Experience Lalita Devi: 07 Catur Bāhu Samanvitā

Updated: Sep 12, 2021


Lalita Chandika Temple



Namaste. This is the next of several posts designed to help you experience Lalita Ambika Devi in everyday life.


We are on the seventh name of Lalita Devi - Catur Bāhu Samanvitā


Jai Maa!


चतुर्बाहु-समन्विता

Catur Bāhu Samanvitā


This seventh name of Mother continues with the description of Mother's form.


The word catur means four, bāhu means arms and samanvitā means possesses, or has, or is joined by.


So this name simply is saying that Mother has four arms. But let's dive deeper into the symbology and understand what this actually means.


The depiction of any Hindu deity is a gallery of symbols and so it is quite useful to look at the symbolism of the deity to understand and integrate their essence into your heart.


While looking at a deity, ask yourself what is the artists trying to depict? If you understand the symbolism, in a snapshot view of a deity, you have at your fingertips their essence. This allows you to more easily integrate with them, to more easlily capture their bhavana, their feeling, and to be reminded of their grace in your life.


This is why so many Hindu homes have pictures of Divine Deities in any room of the house. It's a reminder of our goal to merge with the Divine.



Many of the Hindu deities are depicted in human form but with multiple arms. Arms are a symbol of action, or doing, of getting something accomplished. It is a symbol of power.


So the pictorial illustrations of the Hindu Gods with multiple arms first and foremost symbolically communicates that these deities are stronger and more powerful than human beings. Having many arms shows that the deity can multi-task, and what they hold in their hands, or are doing with their hands, actually describes the qualities and attributes of that particular deity.


In Vedic symbolism, the number four is a square and it actually represents the earth, or the solid manifested state. Seems odd that the earth is depicted as a square, but keep in mind that the earth is our foundation. Any foundation needs to be strong, and for that, there needs to be at least four sides. On earth, the four includes four directions and four dimensions.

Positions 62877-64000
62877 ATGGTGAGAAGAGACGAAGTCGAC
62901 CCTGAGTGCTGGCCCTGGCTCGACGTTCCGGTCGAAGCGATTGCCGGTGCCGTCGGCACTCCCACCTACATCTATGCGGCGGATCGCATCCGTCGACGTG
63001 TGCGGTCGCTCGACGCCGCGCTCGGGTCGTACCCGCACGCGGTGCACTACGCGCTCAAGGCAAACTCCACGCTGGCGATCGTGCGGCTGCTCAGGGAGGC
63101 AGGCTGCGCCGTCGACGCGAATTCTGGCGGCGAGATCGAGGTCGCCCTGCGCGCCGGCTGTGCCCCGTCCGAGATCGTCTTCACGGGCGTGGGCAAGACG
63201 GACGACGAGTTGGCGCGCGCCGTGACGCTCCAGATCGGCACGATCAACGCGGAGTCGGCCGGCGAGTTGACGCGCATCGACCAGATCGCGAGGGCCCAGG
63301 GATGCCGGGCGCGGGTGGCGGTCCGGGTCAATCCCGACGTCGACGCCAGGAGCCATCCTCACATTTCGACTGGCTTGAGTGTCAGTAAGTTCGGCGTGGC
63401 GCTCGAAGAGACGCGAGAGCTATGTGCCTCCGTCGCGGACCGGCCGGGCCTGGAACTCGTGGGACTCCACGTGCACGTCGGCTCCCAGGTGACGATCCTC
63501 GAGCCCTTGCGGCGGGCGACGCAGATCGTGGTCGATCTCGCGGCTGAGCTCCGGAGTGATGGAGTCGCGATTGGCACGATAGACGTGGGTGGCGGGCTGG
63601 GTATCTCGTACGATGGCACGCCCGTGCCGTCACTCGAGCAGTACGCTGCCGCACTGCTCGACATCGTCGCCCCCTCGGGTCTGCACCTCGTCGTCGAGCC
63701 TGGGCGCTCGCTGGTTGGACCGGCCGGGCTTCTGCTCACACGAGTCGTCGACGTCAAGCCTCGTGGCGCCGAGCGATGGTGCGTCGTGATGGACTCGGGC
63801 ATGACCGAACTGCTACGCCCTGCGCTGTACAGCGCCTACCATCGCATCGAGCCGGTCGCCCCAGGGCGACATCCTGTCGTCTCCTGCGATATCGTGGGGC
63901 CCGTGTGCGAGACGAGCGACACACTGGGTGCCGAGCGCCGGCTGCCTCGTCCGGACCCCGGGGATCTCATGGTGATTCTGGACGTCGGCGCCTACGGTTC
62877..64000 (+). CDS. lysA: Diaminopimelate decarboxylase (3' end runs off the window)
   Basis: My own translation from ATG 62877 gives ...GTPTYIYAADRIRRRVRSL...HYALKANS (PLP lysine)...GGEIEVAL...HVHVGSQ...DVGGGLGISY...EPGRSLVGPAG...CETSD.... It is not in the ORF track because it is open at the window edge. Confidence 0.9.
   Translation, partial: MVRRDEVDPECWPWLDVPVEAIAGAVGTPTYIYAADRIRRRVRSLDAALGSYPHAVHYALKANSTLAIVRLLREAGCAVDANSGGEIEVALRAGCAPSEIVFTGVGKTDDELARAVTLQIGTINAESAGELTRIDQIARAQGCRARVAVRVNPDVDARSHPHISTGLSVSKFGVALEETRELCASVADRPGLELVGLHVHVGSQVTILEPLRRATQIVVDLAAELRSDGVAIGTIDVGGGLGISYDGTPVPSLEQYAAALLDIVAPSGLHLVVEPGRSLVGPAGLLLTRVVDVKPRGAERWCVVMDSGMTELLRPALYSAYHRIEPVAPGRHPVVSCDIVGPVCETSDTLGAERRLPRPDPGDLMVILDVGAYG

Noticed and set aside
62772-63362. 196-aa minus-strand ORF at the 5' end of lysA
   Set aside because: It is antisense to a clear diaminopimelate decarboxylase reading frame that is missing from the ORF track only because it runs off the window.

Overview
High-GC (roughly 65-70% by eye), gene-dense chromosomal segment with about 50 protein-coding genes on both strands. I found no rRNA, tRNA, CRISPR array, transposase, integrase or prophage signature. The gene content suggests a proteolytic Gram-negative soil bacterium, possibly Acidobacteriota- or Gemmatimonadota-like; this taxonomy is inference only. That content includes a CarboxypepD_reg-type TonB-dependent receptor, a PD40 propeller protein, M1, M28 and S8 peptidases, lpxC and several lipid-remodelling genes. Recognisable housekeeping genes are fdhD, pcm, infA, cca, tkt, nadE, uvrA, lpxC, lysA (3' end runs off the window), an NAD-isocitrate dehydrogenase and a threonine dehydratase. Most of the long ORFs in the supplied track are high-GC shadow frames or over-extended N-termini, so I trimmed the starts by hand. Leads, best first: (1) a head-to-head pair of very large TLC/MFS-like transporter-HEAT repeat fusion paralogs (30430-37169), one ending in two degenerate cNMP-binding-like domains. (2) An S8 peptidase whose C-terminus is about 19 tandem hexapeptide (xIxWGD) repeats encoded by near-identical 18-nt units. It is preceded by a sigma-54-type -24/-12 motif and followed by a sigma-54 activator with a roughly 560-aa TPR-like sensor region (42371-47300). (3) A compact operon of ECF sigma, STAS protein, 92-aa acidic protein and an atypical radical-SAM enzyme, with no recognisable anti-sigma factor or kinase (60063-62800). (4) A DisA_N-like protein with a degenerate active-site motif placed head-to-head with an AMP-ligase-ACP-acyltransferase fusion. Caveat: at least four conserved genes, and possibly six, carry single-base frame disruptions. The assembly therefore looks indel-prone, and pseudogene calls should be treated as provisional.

So putting this all together, the key meaning behind the four arms of Lalita Devi is to symbolically depict that She has dominion over space (four directions/four dimensions) - she is omnipotent and omnipresent. But there is another meaning. You will also notice that the Sri Yantra has a square as the foundation.



The four arms of Lalita Devi represents the four sides of the Sri Yantra. Each side of the yantra represents the four aims of life: Dharma (right action; right living), Artha (resources, money, assets), Kama (fulfillment of desires), Moksha (ultimate liberation).


So in a snapshot of Lalita Devi - just looking at her four arms, it serves as a reminder to us of our aim in life. I believe the most important of these aims is dharma - right action, because Dharma is the foundation of HOW we relate to the world. It is the guiding principle by which we approach our life. It reminds us to do what is right not what is easy.


As you go through life and capture resources (artha) to fullfill your desires (kama) it is pertinent that this be done in dharma, the right way, without hurting another. For if we get the balance between Dharma, Artha, and Kama right, then Moksha is the outcome.


Just by looking at her picture or even the Sri Yantra, Lalita Devi reminds us of the aim in human life and ultimate goal of spiritual liberation. She is there to help guide us on the path to liberation, for she is our Mother.


This is Mother - the One with four arms who takes us to spiritual liberation.


Let's bow in gratitude to Catur Bāhu Samanvitā


Just Look - Just Notice - Just Become



A few actions for you to consider .....

  1. Consider hanging a picture of Lalita Devi in your home and reference it as we go through the next 50 names or so, because the next 50 names discusses her form.

  2. Pull out a journal and analyze your life. What is your Svadharma (Dharma based on your particular station in life)? What is your right action based on where you are right now? What are your financial and other resources (artha) and your particular desires and how does dharma (your values) support them?

  3. Are there any areas of your life where you are not in Dharma? Red flags are those areas in life in which you have tendencies toward lust, attachment, egoism, anger, jealousy, pride, and greed. Take a look - make a change if you are compelled.


Jai Maa!


Catur Bāhu Samanvitā Ki Jai!


 

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